May Updates


Thanks to everyone who Gave Big to The Whale Trail! Technical difficulties at the donation site made the process more challenging for everyone this year.  Despite the system slowdowns, our donors gave more than $2,000, which will be stretched further by the Seattle Foundation. Big, whale-sized thanks from everyone at The Whale Trail! Your gifts came at a critical time for us, and will help us take the next steps forward on The Whale Trail. (If you missed the Give Big campaign, you can still Give anytime!)

Harbor Wild Watch Presentation. Thanks to Harbor Wild Watch for inviting me to give a presentation to their Stewardship Club at the Hub in Gig Harbor. I talked about orcas, Springer, and The Whale Trail – always a good story to tell! My favorite part of any talk are the questions that come at the end—always thoughtful and wide-ranging. I came away heartened and inspired by this engaged, passionate audience and their concern for the orcas. If that concern gets turned into stewardship actions, the SRKW have a fighting chance!

Whale Trail BC. The first five signs in British Columbia have been installed. The Whale Trail is now marked in BC from Victoria and West Vancouver to Pender Island, Uclulet and Telegraph Cove. We’re hoping to celebrate the sign installations in June. Stay tuned! And thanks to everyone who made these signs happen – BC Cetacean Sighting Network for spearheading design, manufacturing and funding; local teams; Vancouver Aquarium graphic design team for the beautiful art, and  Mountain Equipment Coop for making it all possible by funding the signs!

Whale Trail California. The art for four new signs in San Luis Obispo County is almost final! We’re hoping they’re installed by mid-summer. Thanks to Stewardship Partners/Highway One Discovery Route and all the local sponsors and teams! 

In Oregon, we’re participating in a signage project spearheaded by the Oregon Marine Reserves Partnership. The first signs on the southern coast have been installed, and the signs for the central coast are well underway!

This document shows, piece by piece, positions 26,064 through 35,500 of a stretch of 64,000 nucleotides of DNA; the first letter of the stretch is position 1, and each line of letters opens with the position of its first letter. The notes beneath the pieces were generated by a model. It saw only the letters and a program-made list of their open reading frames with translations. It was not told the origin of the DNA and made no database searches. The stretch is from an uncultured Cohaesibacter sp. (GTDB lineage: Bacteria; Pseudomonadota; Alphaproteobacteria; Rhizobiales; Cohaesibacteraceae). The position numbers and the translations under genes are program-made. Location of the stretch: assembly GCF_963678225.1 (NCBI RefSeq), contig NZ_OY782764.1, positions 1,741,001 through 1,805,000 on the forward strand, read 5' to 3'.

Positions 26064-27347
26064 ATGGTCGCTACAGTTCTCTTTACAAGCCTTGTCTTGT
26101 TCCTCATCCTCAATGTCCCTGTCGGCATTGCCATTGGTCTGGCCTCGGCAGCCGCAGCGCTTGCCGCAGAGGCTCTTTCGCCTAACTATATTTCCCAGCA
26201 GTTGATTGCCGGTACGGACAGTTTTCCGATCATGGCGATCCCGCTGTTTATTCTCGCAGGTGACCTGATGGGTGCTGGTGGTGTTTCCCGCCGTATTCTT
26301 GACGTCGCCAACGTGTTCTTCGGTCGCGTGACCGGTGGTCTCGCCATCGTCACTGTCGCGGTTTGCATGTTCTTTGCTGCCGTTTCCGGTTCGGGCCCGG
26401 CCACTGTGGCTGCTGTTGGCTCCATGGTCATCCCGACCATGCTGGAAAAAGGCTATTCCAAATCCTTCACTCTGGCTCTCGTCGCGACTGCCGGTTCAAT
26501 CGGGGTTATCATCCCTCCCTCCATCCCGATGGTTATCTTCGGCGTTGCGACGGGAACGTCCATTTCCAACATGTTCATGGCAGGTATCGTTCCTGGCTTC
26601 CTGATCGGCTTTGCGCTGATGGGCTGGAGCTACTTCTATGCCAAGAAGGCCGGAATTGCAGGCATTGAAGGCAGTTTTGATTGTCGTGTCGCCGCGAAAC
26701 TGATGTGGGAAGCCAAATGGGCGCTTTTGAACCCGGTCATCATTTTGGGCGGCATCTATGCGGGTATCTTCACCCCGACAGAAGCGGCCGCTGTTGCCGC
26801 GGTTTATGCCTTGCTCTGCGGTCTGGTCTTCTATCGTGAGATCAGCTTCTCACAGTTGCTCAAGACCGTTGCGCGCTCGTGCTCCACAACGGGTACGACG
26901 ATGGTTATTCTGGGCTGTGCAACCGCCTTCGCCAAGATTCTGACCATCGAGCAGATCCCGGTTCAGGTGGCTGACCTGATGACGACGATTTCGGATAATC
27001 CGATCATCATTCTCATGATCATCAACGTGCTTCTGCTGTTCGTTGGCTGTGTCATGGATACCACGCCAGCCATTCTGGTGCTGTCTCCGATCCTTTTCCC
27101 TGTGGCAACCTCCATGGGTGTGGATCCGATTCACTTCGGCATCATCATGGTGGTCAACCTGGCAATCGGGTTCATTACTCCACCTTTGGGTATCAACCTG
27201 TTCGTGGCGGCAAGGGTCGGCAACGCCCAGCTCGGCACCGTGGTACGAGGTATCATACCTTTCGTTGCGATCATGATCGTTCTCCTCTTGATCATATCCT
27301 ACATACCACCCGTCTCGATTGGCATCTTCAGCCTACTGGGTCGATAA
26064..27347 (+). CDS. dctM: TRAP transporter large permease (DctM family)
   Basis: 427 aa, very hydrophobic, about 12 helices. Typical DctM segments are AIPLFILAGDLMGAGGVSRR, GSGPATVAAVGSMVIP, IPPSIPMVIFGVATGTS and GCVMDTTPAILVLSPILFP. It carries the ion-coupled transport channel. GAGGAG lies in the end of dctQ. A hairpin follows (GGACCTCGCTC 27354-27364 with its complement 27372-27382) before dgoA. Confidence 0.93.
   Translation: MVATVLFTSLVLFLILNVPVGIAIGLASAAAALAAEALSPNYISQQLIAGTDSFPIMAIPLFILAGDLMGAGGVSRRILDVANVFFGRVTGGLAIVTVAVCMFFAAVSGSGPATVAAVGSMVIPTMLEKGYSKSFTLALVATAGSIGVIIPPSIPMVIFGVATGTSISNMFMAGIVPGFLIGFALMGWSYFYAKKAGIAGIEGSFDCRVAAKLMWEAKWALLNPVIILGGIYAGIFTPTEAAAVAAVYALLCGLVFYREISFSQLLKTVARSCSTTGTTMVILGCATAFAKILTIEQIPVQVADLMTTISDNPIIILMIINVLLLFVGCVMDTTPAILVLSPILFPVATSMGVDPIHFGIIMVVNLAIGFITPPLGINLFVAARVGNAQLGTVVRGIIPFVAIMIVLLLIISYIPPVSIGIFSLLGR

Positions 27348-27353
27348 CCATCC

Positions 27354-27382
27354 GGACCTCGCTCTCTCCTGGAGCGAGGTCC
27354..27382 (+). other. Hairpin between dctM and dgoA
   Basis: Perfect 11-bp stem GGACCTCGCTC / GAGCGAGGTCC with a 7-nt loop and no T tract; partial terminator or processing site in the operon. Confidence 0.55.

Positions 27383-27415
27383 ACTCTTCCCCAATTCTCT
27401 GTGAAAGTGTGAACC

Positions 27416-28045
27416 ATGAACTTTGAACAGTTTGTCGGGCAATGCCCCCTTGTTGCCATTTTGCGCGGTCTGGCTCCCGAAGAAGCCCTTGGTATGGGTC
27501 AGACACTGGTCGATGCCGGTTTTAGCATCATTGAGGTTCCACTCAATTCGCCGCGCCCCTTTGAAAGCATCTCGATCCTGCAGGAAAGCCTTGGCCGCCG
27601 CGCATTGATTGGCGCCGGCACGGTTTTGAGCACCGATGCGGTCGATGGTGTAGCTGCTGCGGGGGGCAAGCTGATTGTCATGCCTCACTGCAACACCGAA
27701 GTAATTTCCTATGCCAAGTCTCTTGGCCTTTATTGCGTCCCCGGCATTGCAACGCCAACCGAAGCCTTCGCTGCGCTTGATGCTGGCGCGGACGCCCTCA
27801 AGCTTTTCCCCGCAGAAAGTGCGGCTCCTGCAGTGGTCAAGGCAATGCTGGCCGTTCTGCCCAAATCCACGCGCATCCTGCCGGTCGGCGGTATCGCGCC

Looking ahead…join us at the Orca Month Kickoff at the Alki Bathhouse on June 5, 2 PM to 5 PM, and at the West Seattle Summer Fest on July 11. Other than that we will be hunkered down, working on our new website and writing grant applications. We’ll start up the Orca Talk series again in the fall. Ideas for speakers, people you’d like to see? Send ’em my way –

Till then…this is the perfect time of year to get out and see some whales, whether orcas in Active Pass, gray whales in Uclulet or humpbacks in Monterey Bay. We hope the information on this site will lead you to them. See you on The Whale Trail!

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Donna's Bio

Donna Sandstrom has been interested in orcas since 1982, when she moved to Seattle. She saw her first orca from the deck of the Gikumi in Johnstone Strait in 1985.

Over the next years she produced events like OrcaFest 1995, and a symposium "Lolita Come Home" in 1996. She is expert at bringing diverse people together to achieve a common goal, a skill honed during her 14 years in software development at Adobe Systems.

In 2002, Donna was part of the effort to return Springer, an orphaned orca, to her pod and native waters on the north end of Vancouver Island. The project is the only successful orca rehabilitation in history. In July 2013, Springer was seen with her first calf!

Inspired by Springer's success, and alarmed at the plight of the southern resident orcas, Donna started The Whale Trail in 2008. Contact her at 206.919.5397

The Whale Trail is a nonprofit organization in partnership with
Partners NOAA Seattle Aquarium People for Puget Sound Washington Department of Fish and Wildlife The Whale Museum National Marine Sanctuaries